Very good article, thank you for this!

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  8. Janet,

    I think you find the community and roots that you are comfortable with, and work to develop them, without worrying about what the greater ‘white’ community thinks. In Canada, instead of a ‘melting pot’ model of racial mixing, we have ‘patchwork mosaic’ of different cultures. I’m Canadian/Chinese, and feel no need to seek approval or merge with the still-majority-but-declining white population. Think of the other side of being ‘white’ was not the norm but actually a distinct racial identity. Would you be happy to see the establishment of Harvard’s Institute of White American Studies, and take a course on ‘Advanced White Intellectual Thought”. I thought not. White americans, and in fact most americans, have

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    accepted that the white identity become a non-racial identity, a post-racial identity, and hence acceptable as a national norm. That is why Barack Obama is the identity of our times. So the question is, what identity do you really want to move towards?

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  9. Janet must be a very young girl, I wonder how old she is.
    And what a rich life she’s having!
    I understand her mother, being a daughter os Eduardo Mondlane, has a very strong importance in janet’s life.
    What about her father? He´s only mentioned once in this article, Doesn’t he support his daughter, or his wife, in their lives?

  10. I guess you could say-I come from a privileged “white” family. Though I can remember a Christmas when there would have been no presents under the tree but the the largess for of my mother’s college classmate-nonetheless I come from that ” white privilege” side.
    .
    I have never been one to mince words so let me start with this. I resent the label “white privilege.”
    In Rudolph Harle’s sociology class about prejudice-I learned stereotypes or labels were…
    I forgot what we learned but let me tell you what I know them to be: Stupid, meaningless empty sometime hurtful pejoratives that add nothing to any conversation.

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    I come from Maine & grew up in Maasachusetts suburbs. Myself and none of my friends cast themselves as being “white.” So in a very large way-race is not a burning issue. Should it be?
    My answer is no & I’ll tell you why. Do want me to tell you Janet who you are? Fact is-only YOU can. So don’t put the onus on me. If you MUST use race as your frame of reference-how can it be otherwise that your race & wrongly-my race. will always be an issue for you.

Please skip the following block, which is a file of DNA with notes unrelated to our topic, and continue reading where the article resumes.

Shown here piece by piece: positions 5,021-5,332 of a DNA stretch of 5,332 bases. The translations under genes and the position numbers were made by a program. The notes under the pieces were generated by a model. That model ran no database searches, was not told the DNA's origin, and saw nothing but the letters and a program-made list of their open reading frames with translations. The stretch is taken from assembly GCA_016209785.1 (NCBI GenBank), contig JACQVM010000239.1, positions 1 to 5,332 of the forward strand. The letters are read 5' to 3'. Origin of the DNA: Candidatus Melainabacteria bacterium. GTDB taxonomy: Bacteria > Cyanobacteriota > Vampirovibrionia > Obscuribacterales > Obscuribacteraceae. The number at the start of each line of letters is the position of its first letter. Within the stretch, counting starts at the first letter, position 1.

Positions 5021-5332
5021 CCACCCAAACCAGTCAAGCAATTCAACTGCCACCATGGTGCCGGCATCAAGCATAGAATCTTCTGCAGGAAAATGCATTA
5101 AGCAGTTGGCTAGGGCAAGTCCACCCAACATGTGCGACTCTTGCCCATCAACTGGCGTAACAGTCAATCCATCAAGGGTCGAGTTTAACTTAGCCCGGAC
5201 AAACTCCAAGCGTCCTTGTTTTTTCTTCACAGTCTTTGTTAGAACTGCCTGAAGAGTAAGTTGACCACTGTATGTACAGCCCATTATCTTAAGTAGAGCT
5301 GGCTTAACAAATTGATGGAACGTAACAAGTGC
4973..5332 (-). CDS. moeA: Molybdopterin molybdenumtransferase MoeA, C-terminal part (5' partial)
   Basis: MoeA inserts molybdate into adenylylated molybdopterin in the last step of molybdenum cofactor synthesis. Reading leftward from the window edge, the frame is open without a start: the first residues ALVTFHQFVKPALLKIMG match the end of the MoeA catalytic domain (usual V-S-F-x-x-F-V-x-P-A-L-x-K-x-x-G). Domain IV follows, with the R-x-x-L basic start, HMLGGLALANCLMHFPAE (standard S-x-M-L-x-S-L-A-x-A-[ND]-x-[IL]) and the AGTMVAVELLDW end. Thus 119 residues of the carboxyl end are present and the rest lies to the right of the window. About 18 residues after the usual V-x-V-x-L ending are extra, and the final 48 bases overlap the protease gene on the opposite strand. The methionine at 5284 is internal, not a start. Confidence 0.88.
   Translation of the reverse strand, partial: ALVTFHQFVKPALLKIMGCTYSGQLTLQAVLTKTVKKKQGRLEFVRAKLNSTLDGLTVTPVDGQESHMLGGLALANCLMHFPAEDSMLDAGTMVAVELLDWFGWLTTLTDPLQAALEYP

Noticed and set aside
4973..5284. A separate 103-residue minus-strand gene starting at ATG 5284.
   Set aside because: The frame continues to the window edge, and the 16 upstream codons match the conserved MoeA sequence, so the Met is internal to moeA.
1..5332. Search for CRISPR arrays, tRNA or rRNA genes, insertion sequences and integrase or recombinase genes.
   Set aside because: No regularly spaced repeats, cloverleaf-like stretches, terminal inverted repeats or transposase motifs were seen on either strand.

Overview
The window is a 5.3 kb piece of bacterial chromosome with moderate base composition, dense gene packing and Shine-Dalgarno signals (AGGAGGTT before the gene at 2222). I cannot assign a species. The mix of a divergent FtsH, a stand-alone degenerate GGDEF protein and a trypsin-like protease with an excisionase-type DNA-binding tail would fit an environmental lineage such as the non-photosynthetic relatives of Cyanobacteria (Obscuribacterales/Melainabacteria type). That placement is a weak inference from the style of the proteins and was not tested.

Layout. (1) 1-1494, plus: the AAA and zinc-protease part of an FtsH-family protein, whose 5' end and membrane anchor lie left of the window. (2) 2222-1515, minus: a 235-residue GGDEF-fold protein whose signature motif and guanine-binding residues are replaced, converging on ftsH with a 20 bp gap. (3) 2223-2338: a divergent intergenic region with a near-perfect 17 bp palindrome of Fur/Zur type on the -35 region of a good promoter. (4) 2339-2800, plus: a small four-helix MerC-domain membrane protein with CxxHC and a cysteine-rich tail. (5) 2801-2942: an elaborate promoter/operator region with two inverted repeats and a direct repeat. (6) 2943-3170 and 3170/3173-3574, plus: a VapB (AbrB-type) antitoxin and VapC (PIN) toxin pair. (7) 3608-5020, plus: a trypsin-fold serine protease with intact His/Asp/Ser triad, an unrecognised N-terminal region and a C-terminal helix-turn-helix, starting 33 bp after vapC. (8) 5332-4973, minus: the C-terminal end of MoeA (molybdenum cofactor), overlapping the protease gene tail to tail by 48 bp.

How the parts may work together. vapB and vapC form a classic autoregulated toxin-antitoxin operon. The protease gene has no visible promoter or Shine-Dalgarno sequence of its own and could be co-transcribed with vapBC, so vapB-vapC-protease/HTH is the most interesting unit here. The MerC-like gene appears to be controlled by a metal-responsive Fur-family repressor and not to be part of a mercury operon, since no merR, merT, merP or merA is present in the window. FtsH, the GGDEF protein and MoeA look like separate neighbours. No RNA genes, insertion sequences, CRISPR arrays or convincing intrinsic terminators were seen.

Diversity is just another lousy label for classifying people by race, color, gender, sexual preference, or creed. It is invidious terminology that too many people hide behind. I really would like someone to tell me just what it means. Is it a means to an end?. What end? An end in itself? Does it mean one group is supposed to mover over & make room for 10 other groups?

    I had the experience of living in Brooklyn this past year. Diversity in action. Fifteen nationalities or more talking different languages often living together in certain neighborhoods-none talking to each other as nobody could understand another. Diversity in action instead of some insipid meaningless term.

    Now-if sometime you want to talk about giving people-or perhaps even groups of people-the dignity and respect that every human being deserves, I would then know what you’re talking about. Meantime-treat everyone you meet how you would like to be treated. No “diversity” needed.

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  11. Portuguese East Africa. (Today, we call it Mozambique)- from the article above

    The current name of Mozambique is Republica Popular de Mocambique, it was Mozambique for many, many years not just now.

  12. Clotilde, are you serious?!…..Republic Popular de Mocambique? It is Mozambique now and has been for many, many years.
    Janet, well done! You share some very provoking thoughts from an iintelligent and young (also) proudly mozambican mind.

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We hope to create a lively discussion on MiddMag.com and invite you to add your voice. Please keep comments civil and relevant to the news item at hand. MiddMag.com may remove comments that do not follow these guidelines.